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This edition of Setlist stops before next Tuesday, when the DC Jazz Festival begins. Arts Desk will provide extensive coverage of the festival—-the build-up weekend, though, is also a particularly good time to get out and see some jazz. Here are three good examples.
Friday, June 20 Festival aside, Friday night is perhaps the D.C. jazz occasion of the year. June is African American Music Month, and local jazz greats Allyn Johnson (piano) and Nasar Abadey (drums) are marking it with the creation of a 17-piece ensemble called the Washington Renaissance Orchestra. For those keeping count, that’s five saxophones, four trumpets, four trombones, a three-piece rhythm section, and vocalist Navasha Daya. And a highly placed source (which is to say, Allyn Johnson) confirms that the program will include new work, in the form of an extended composition dedicated to the late Nelson Mandela, written by Johnson and premiered in April at UDC. Even with a long original piece, though, the concert is sure to be thick with jazz roots: How else does one justify the title “In the Tradition”? The show starts at 8 p.m. at the Lincoln Theatre, 1212 U Street NW. $18.
AND There’s been a bit of a struggle around the U Street Jam Session, now located down the street from the Lincoln at the Bohemian Caverns. So, for clarity’s sake, doors for the jam open at 11:30 p.m., even if the earlier performer is still working. With the DC Jazz Festival forthcoming, it’s a great time to get the jam on your radar; next week, surely, it will be a gathering spot for the musicians who’ve come to the city. This week, though, it will more than likely be a post-concert hang for the musicians coming off the “In the Tradition” performance at the Lincoln. If this is so, they’ll join the core trio of pianist Todd Simon, bassist Romeir Mendez, and drummer Billy Williams Jr. for some fun. The jam starts at 11:30 at Bohemian Caverns, 2001 Eleventh Street NW. Free.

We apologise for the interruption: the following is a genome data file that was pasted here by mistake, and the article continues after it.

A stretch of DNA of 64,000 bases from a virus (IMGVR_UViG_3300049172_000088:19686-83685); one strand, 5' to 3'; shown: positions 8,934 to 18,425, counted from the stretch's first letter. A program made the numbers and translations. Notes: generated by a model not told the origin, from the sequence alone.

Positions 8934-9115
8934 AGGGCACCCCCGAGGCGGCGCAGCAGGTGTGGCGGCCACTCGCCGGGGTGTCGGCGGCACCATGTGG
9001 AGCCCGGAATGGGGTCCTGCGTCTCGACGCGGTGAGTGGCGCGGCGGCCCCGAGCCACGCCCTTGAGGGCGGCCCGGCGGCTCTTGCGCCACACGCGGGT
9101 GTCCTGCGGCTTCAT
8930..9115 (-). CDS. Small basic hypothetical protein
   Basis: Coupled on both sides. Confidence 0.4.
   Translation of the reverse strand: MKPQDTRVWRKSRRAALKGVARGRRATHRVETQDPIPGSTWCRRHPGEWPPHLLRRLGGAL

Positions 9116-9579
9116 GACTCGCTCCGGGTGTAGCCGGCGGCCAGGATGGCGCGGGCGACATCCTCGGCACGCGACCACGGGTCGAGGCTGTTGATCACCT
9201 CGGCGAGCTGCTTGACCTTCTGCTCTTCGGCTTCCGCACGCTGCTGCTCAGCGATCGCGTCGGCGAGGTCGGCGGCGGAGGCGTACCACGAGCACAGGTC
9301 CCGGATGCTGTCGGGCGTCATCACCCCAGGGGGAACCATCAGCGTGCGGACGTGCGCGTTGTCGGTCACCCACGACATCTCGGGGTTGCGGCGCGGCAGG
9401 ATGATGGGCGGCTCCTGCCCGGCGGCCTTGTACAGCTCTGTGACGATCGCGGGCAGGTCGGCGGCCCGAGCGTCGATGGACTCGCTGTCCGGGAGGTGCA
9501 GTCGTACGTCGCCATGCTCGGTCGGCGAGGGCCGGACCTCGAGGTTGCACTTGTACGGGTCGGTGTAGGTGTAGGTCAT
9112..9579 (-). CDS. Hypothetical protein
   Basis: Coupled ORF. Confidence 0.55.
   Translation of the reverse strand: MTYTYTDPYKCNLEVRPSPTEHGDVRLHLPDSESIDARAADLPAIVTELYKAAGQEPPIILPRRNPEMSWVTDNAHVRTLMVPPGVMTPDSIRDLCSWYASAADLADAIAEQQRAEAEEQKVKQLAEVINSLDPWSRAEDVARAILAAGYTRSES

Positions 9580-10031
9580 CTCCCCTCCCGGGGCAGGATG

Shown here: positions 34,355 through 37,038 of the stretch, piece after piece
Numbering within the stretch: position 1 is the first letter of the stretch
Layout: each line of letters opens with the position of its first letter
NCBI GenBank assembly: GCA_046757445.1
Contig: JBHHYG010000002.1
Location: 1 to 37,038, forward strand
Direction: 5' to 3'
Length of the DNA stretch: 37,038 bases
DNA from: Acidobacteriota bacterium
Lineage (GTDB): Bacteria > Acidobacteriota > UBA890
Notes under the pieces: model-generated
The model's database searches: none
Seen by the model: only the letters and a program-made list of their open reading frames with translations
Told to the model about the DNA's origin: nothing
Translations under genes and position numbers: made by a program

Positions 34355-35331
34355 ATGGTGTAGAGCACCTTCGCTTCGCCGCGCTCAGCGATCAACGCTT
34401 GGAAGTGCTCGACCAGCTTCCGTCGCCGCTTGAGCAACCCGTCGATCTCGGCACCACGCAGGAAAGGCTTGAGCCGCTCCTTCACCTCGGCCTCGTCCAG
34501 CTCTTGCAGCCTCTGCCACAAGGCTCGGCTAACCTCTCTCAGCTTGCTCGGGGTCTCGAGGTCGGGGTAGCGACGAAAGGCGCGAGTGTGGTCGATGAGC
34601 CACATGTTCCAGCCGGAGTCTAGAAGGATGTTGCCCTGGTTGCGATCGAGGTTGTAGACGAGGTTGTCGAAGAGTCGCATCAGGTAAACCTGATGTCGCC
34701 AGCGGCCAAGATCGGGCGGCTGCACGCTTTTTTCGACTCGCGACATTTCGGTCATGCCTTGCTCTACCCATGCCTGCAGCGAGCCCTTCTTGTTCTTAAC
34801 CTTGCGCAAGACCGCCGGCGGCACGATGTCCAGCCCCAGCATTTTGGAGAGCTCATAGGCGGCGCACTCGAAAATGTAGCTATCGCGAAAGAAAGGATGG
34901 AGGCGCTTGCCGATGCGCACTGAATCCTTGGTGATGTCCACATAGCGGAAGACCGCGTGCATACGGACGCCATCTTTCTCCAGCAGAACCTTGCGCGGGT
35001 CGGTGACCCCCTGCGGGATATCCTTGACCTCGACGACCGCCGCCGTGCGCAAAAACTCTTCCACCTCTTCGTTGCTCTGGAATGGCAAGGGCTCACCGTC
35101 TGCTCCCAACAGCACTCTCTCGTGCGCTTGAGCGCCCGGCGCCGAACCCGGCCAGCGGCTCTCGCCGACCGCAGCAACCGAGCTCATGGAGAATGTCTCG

Saturday, June 21 Any great musician resists simple descriptions, but Houston Person might be the most resistant. He’s got a deep, low sound, simultaneously huge in its resonance and pinpoint-tiny—-like the size of a handheld knife—-in its attack. He plays a ballad like he was born to do it, assailing it with a unique combination of gusto and intimacy so that it sounds tender, heartfelt, and completely confident. There’s an easy swing to it, too, leading one to expect a monstrous swing when it comes to the uptempo numbers. But from Person, you’re likely as not going to get a more rigid, aggressive groove. He plays soul-jazz, and he plays it seriously, with all the sharp edges of phrasing and rhythm that come with that sound. Sounds good, doesn’t it? And it’s actually even better than it sounds. Houston Person performs at 8:30 and 10:30 at Bohemian Caverns, 2001 Eleventh Street NW. $22.